College of Education Assistant Professor Part of Shift Toward Culturally Responsive Teaching
Anthony-Stevens also led a grant project for the University of Arizona called Project SEED (Scholarships for Education and Economic Development), which worked to strengthen Mexican Indigenous elementary school education for teachers and teacher-coaches. The grant gave Anthony-Stevens the support and environment to explore culturally responsive education and how to implement it with stakeholders working in contexts of intercultural/bilingual education.
When the Project SEED grant funding ended, Anthony-Stevens began looking for a full-time academic position in her field. That’s when she found the job in UI’s College of Education.
“This job posting talked specifically about wanting someone to bring social and cultural stories to the College of Education. Knowledge of Indigenous communities was a preferred qualification,” she said. The college was looking for someone to come build relationships with the local tribes, including the Nez Perce based in Lapwai.
It’s a job that speaks to the heart of Anthony-Stevens’ passions.
“I tell my students all the time, ‘This is important work, and I take this work very seriously.’ If we believe that we should have an equitable education system in this country, we are utterly failing right now. Our failure to understand that becomes an intentional perpetuation of failure. We need to take a better look at what’s going on,” she said.
“My work with teachers is around looking at the parts of schooling — the social, cultural, spatial, economic aspects of schooling. If we don’t like the outcomes, then we need to do something to look at how our daily interactions are shaping outcomes.”
Anthony-Stevens tries to help her students at UI understand that all classrooms are culturally responsive: But most are responsive to upper- middle-class white kids, which perpetuates a historic power imbalance.
“If I’m only including one sector of society, I’m excluding other sectors,” she said.
Culturally responsive teaching isn’t about raising one culture above another, but recognizing that all students come to school with a backdrop of their heritage, which is worthy of being honored and respected.
That’s why schools in a minority-majority district like Lapwai focus on bringing the Native American culture into the classroom.
“What the Lapwai schools are saying is, ‘We’re important as well. We need to have our values present in our schools, knowing that the dominant (white) presence is already there,” she said.
Anthony-Stevens hopes exposure to non-white cultural experiences will help her students become better teachers.
“Part of being prepared to be a teacher is having exposure and experience in a variety of settings,” Anthony-Stevens said. “Students need to spend time with people who are English language-learners. They need to be in environments where resources are not evenly distributed. My dream is that those experiences will become normal.”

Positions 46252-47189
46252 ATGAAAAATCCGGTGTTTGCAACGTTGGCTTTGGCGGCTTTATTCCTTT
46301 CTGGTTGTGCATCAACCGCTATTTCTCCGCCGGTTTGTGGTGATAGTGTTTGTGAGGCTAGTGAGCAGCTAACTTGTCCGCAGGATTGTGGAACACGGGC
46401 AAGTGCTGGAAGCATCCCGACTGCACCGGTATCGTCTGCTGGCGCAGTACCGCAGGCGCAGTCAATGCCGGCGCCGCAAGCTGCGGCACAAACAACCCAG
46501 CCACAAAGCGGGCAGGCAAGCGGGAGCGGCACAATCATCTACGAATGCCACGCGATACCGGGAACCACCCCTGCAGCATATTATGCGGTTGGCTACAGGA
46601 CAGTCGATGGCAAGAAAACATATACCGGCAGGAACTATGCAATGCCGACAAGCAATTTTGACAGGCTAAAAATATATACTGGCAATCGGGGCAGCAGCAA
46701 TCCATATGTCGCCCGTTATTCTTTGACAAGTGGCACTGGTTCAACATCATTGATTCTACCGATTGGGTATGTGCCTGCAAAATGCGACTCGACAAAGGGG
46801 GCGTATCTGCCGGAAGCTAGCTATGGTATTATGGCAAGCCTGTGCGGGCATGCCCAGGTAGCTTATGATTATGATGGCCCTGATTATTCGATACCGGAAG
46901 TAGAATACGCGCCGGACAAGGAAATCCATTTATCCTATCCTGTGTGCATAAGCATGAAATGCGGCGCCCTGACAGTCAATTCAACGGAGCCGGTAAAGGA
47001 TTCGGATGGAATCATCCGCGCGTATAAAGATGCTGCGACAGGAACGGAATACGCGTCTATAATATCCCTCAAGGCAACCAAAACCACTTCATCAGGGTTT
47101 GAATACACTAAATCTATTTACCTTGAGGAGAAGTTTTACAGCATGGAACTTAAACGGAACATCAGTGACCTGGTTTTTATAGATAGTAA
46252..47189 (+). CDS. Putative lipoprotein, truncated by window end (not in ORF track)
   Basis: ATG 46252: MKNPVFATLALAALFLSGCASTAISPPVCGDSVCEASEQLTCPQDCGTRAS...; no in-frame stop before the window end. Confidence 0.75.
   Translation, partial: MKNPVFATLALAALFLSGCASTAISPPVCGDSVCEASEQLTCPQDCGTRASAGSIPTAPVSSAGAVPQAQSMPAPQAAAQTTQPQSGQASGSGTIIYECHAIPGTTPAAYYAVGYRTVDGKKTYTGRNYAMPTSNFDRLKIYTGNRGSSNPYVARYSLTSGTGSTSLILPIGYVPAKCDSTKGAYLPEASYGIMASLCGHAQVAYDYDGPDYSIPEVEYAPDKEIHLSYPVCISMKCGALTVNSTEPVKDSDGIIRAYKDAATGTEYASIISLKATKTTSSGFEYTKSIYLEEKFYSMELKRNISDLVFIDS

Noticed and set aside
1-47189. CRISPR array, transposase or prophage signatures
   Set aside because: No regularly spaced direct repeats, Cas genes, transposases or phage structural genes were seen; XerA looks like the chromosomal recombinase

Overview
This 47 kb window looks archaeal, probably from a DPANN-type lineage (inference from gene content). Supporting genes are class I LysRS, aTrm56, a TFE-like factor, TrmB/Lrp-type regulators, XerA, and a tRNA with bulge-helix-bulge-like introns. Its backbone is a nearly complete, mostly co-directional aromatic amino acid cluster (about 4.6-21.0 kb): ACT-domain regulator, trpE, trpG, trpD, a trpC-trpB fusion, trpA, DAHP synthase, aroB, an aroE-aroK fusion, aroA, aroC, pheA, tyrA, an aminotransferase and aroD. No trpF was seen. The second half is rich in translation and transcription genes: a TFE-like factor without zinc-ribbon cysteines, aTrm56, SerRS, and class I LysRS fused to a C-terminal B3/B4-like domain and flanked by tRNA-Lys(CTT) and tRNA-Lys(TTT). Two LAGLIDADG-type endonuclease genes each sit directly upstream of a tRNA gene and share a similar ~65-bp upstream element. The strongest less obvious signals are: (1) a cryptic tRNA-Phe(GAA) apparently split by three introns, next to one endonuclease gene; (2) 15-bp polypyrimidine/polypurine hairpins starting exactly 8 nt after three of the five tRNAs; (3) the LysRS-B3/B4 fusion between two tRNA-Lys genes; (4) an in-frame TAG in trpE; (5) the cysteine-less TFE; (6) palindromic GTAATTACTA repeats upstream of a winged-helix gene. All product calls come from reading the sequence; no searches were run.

Article by Savannah Tranchell, University Communications & Marketing
Vanessa Anthony-Stevens, an educational anthropologist in the University of Idaho’s College of Education, wants to see the way students are taught change. But she isn’t focused on buzzwords, trends or legislated standards. Her focus: Creating culturally responsive educational spaces that help students learn by respecting their backgrounds, and drawing upon those “funds of knowledge” to enrich new learning.
Working across cultures to improve education and equity is a lifelong passion for Anthony-Stevens, who has a master’s and doctorate in language, reading and culture from the University of Arizona.
“I grew up in the north side of Chicago and was always attending multiracial, multilingual environments,” she said. “I always, from a very young age, felt very disturbed by the silenced conversation around inequity.”
Making a Difference
In college, Anthony-Stevens felt disillusioned and didn’t want to get a degree to “join the system and become rich.” She studied education and sociology, becoming involved in tutoring and summer programs, all based on a strong belief that all people are intelligent and valuable.
She earned her bachelor’s in sociology in 1999 from Marquette University in Milwaukee, Wisconsin, which gave her the language to explain the social patterns she was seeing. But she knew the degree wasn’t enough.
“By the time I got done with college, I said, ‘I know I need to make an impact and I have something to say, but I need more skills,’” she said.
Anthony-Stevens joined AmeriCorps, where she worked in group homes in Jacksonville, Florida, and Baltimore, Maryland, as a residential counselor.
“I lived with teen youths who were trying to get on a college-bound track. The teachers were never thinking about who this child is outside of that math problem,” she said. “Why are we not thinking that? If we want Tyrone and Joseph to do well, we need to understand who Tyrone and Joseph are.”
The experience helped Anthony-Stevens learn to be an advocate for the educational process from the outside. She met her husband, Philip Stevens, through AmeriCorps, and then the couple joined the Peace Corps and moved to Paraguay. There, Anthony-Stevens first began thinking about a culturally responsive curriculum which views learning outside of the classroom to be just as important as learning inside of the classroom (a practice far too uncommon in traditional models of teacher practice).
“We lived in the community, but none of the school teachers did,” she said. “There was a joke about who can get out of the school faster — the teachers or the students.”
After returning to the U.S., Anthony-Stevens moved with her husband, a member of the San Carlos Apache tribe, to his home reservation in Arizona. She began teaching, working on a master’s, then doctorate, and became involved with a charter school in Tucson dedicated to culturally responsive education.